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Longing for good news

CASHLESS: People queuing for cash

A colleague gave me the thumbs up for last week’s column as it was more on the positive than negative side.

It was a light read because it had nothing to do with our energy draining socio-economic situation.

Instead, it focused on the fight over Tendai ‘The Beast’ Mtawarira, a Zimbabwean born South African national team rugby player.

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Nationalities from both countries lay claim to the player, with Zimbos insisting he was still very much a part of us even though he had naturalized.

Some called it our Kenya-Obama moment…remember how Kenyans celebrated when former US President Barack Obama, with roots in the East African country was elected into office.

It was like a Kenyan had become the first black man to lead America.

Anyway, I told my colleague that I am no worrywart, only that I am living in a country where there seems to be more bad than good.

I also get tired of depressing news and wish to be cheerful all the time with regards to my home country. But sadly this seems impossible!

I think the last time many Zimbos were really happy was almost two years ago during the downfall of the late former President, Robert Mugabe.

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Back then most of us were ecstatic as we believed Mugabe’s demise marked the end of our misery. Little did we know that we had literally jumped from the frying pan to the blaze.

On Friday the government fired more than 200 doctors who have been on strike since September 3, demanding better wages and improved working conditions.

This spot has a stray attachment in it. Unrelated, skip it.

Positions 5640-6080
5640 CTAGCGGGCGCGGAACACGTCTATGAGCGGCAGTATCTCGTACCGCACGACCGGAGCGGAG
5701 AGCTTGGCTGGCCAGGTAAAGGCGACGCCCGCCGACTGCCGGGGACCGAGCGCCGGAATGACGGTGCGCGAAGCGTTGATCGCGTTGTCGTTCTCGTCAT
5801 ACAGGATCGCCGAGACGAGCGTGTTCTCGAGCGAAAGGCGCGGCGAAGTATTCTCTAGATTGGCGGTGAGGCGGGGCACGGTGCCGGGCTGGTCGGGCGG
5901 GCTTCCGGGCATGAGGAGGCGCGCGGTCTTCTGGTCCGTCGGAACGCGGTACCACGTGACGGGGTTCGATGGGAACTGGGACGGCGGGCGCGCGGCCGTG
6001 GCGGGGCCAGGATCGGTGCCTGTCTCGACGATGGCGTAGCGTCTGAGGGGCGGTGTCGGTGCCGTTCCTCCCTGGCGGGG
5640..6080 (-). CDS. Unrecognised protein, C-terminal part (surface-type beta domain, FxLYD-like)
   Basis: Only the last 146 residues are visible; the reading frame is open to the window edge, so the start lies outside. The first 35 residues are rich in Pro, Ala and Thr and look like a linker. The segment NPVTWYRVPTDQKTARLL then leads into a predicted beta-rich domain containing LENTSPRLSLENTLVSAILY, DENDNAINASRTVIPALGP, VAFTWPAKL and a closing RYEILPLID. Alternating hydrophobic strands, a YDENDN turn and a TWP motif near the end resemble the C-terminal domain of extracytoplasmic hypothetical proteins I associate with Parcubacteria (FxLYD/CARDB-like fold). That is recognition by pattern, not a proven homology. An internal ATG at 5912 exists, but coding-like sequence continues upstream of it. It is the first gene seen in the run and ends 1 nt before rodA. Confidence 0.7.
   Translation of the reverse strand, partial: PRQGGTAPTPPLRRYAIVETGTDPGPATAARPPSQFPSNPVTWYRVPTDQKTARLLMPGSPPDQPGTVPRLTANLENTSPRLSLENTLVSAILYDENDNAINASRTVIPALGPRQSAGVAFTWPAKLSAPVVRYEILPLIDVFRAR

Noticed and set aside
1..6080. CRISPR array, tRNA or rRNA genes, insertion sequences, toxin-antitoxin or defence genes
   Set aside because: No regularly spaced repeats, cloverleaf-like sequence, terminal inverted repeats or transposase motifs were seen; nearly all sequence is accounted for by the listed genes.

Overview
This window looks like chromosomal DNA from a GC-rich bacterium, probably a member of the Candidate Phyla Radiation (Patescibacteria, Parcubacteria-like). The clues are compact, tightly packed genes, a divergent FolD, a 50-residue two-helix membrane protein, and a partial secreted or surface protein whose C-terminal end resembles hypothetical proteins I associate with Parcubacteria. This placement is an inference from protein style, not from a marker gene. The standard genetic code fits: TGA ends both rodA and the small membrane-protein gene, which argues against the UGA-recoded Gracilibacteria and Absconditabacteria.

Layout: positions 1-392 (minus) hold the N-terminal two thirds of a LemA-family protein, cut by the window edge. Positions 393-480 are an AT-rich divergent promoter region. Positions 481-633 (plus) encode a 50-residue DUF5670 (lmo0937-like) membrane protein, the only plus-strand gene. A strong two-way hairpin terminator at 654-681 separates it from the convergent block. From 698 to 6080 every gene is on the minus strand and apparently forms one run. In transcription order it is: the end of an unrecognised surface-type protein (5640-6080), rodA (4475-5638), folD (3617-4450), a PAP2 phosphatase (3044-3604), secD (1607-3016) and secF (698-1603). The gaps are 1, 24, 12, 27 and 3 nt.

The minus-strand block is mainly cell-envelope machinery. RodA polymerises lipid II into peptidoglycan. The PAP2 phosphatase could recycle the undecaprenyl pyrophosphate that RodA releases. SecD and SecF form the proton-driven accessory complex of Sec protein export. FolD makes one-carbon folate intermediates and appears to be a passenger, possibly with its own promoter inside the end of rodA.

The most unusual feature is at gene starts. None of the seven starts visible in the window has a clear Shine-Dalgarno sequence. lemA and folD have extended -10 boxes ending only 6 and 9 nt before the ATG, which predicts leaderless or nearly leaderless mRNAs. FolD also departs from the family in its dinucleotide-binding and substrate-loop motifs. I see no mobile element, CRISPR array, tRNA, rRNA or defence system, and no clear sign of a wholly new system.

At least 500 more doctors are also due to be shown the exit door in the coming days as disciplinary hearings against the doctors continue.

This move by the government is clearly a case of adding salt to injuries of those who seek medical care in state hospitals as this will worsen the crisis.

Our health care system is already hanging by a thread. This move will clearly be the final nail in the coffin, because knowing our government, it will not speedily replace the doctors.

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If they really cared about the welfare of the people, the doctor’s strike would not have lasted this long.

People are dying in numbers in state hospitals and instead of addressing the doctor’s concerns, the government takes a hard and heartless stance at the expense of the people.

As someone said, Zimbabwe is going through a silent genocide, and by the time it ends, thousands will have perished.

In other news, the central bank says it has released $1 billion cash to banks to ease cash shortages.

We have been down this road before, where they claim to inject more money to ease cash shortages, only for the situation to get worse.

Well, if they get it right this time, I will surely gloat about it as it would be a positive for us, we are tired of queuing for cash or worse still, buying it from the streets.

Yes you read it right, cash is sold on the black market in Zimbabwe and I have bought it before on numerous occasions as I was desperate for it – just as I am for good news!

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